In this book, eighteen Chinese women tell how they came to sell sex in Hong Kong, Macau, Taipei, Bangkok, Singapore, Kuala Lumpur, Jakarta, Los Angeles, and New York.

The women’s candid stories put a human face on issues of globalized commercial sex and provide a raw, inside view of the money-driven transnational sex industry.

The author, an expert in the field of criminal justice, frames their personal accounts with contextual details and incisive commentary to provide a rich understanding of the realities and myths of prostitution and global sex trafficking. While the interviews were gathered as part of an extensive research project for the author’s 2012 book, Selling Sex Overseas, the full accounts are published here for the first time. The women describe, in their own words, what motivated them to leave China to work in the sex trade abroad, how much they earn, what hardships they face, and what they hope for in the future.

Upcoming Events

Jeffrey Karl Ochsner with Feliks Banel, Shaping Seattle Architecture: A Historical Guide to the Architects, Second Edition, September 29, Town Hall Seattle,  7:30 p.m.

Joshua Howe, Behind the Curve: Science and the Politics of Global Warming, September 29, Oregon Historical Society’s History Pub at McMenamin’s Kennedy School, Portland, 7:00 p.m.

Frances McCue and Mary Randlett, Mary Randlett Portraits, October 14, Town Hall Seattle, 7:30 p.m.

Moon Ho Jung with Dan Berger, The Rising Tide of Color: Race, State Violence, and Radical Movements Across the Pacific, October 15, University Book Store, 7:00 p.m.

Joshua Howe, Behind the Curve: Science and the Politics of Global Warming, October 20, Seattle Public Library, 7:00 p.m.

Ian McAllister, Great Bear Wild: Dispatches from a Northern Rainforest, October 26, Town Hall Seattle, 7:30 p.m.

Wilderburbs and Wildlife in the American West: A Q & A with Lincoln Bramwell

Wilderburbs: Communities on Nature’s Edge is the environmental history of a housing phenomenon that places human developments in close proximity to wild places: on the edges of forests, deserts, and mountain slopes of the American West. Author Lincoln Bramwell, chief historian for the USDA Forest Service, spoke with us recently about what drove his interest in this topic and some of the major challenges that can accompany life in wilderburbs.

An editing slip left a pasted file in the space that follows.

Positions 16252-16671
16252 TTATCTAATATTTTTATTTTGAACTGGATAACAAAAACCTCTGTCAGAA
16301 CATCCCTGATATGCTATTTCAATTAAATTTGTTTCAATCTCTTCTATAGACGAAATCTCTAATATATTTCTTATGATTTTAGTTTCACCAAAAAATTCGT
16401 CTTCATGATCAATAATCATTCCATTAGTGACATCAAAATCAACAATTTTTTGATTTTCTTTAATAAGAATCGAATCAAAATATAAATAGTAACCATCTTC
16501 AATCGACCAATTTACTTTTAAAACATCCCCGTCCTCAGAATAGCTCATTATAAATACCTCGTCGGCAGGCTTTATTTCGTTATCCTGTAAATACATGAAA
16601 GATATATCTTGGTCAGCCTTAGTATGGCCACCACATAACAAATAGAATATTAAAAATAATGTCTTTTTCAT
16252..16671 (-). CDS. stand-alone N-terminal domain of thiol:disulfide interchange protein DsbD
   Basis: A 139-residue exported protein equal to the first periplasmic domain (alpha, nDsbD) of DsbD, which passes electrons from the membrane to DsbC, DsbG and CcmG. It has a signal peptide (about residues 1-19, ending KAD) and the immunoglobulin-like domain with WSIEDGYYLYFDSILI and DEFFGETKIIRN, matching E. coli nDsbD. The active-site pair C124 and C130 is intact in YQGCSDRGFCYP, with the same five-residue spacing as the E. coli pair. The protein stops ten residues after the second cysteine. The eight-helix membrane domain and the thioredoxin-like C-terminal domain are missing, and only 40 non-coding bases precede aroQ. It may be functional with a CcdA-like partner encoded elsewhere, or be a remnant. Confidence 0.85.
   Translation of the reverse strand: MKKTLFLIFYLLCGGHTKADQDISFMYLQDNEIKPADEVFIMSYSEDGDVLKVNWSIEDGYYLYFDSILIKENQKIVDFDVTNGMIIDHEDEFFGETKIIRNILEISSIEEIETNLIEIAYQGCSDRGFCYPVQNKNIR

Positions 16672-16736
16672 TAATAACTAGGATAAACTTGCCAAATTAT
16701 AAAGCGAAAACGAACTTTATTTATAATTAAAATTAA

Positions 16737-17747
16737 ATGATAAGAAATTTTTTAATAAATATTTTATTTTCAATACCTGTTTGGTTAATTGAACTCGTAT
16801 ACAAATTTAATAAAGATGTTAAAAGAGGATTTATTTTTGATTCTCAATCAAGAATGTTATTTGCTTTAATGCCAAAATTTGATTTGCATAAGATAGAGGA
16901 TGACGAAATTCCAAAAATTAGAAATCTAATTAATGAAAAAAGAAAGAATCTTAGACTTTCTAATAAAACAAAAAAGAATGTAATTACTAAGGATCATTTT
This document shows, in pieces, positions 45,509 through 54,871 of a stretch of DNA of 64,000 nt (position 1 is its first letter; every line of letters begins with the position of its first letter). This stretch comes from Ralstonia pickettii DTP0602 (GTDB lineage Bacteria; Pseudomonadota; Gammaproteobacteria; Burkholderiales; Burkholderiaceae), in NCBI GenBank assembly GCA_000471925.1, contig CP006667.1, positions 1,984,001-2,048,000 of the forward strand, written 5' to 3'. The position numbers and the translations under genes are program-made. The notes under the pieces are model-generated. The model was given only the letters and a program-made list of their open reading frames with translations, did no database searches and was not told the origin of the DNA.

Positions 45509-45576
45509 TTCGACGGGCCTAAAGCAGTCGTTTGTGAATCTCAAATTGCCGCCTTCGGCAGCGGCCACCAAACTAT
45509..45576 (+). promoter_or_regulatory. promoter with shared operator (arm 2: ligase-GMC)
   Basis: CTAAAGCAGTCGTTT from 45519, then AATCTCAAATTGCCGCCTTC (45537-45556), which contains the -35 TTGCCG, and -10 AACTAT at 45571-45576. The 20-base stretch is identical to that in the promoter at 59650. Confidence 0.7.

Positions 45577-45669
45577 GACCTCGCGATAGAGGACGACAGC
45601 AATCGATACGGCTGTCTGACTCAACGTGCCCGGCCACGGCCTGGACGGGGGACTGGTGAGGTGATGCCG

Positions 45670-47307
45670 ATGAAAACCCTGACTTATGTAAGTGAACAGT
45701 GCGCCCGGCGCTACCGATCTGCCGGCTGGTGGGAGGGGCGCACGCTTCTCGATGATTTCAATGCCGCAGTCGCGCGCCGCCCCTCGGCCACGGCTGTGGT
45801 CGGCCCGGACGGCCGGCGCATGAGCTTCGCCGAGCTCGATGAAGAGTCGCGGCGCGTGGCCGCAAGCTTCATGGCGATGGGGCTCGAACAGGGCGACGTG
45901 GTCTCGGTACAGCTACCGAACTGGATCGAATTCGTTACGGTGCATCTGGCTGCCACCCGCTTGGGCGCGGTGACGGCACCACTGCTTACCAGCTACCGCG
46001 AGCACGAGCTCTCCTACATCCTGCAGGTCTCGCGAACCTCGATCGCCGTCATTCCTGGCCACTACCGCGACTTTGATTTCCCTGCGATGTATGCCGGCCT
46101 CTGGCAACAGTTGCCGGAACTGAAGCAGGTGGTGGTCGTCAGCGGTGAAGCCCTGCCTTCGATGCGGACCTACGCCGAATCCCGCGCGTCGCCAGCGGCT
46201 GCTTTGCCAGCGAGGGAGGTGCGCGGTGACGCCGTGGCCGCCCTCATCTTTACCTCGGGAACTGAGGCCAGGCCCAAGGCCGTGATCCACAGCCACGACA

Q: Are wilderburbs and the sort of human/nature encounters they introduce a new phenomenon? 

Lincoln Bramwell: Wilderburbs are in no way a new phenomenon. People with means around the world have maintained country estates outside of the crowded metropolis for millennia. Wealthy Americans began imitating English country estates following the Revolution when cities like Philadelphia and Boston grew in population and density. While these spaces were definitely out of reach for all except the upper class, by the nineteenth century rail lines allowed the middle class to live in larger single occupant homes away from the city. The automobile  further expanded how far Americans could live outside of town and maintain a job in the city, but the romantic suburb of the wealthy remained unattainable as the homes and development outside cities morphed into suburban sprawl.

Only in the mid- to late twentieth century did you see a confluence of factors that allowed the middle class to find their version of the romantic suburb in greater numbers. After the development of all-weather highways throughout the country, the affordability of all-wheel drive vehicles, the information and communication revolution that freed people and capital from the city center, and the availability of forested lands for sale and development did you start to see large numbers of Americans move beyond the suburban fringe and into wilderburbs. The trend really began to boom the last two decades of the twentieth century, but the desire to live in the woods but close enough to enjoy the amenities of the city is as old as our nation.

Q: How did you experiences as a wildland firefighter inspire and influence your research on wilderburbs?

LB: This project was born on a fireline. All throughout undergrad and graduate school, I spent summers fighting fires for the Forest Service. The work took me all over the West, from the uninhabited backcountry to the outskirts of major cities. Over time, I noticed more and more houses spring up in the woods like mushrooms after a spring rain. And these were not just solitary cabins, entire subdivisions tucked into the trees using every conceivable type of vegetation as screening between homes.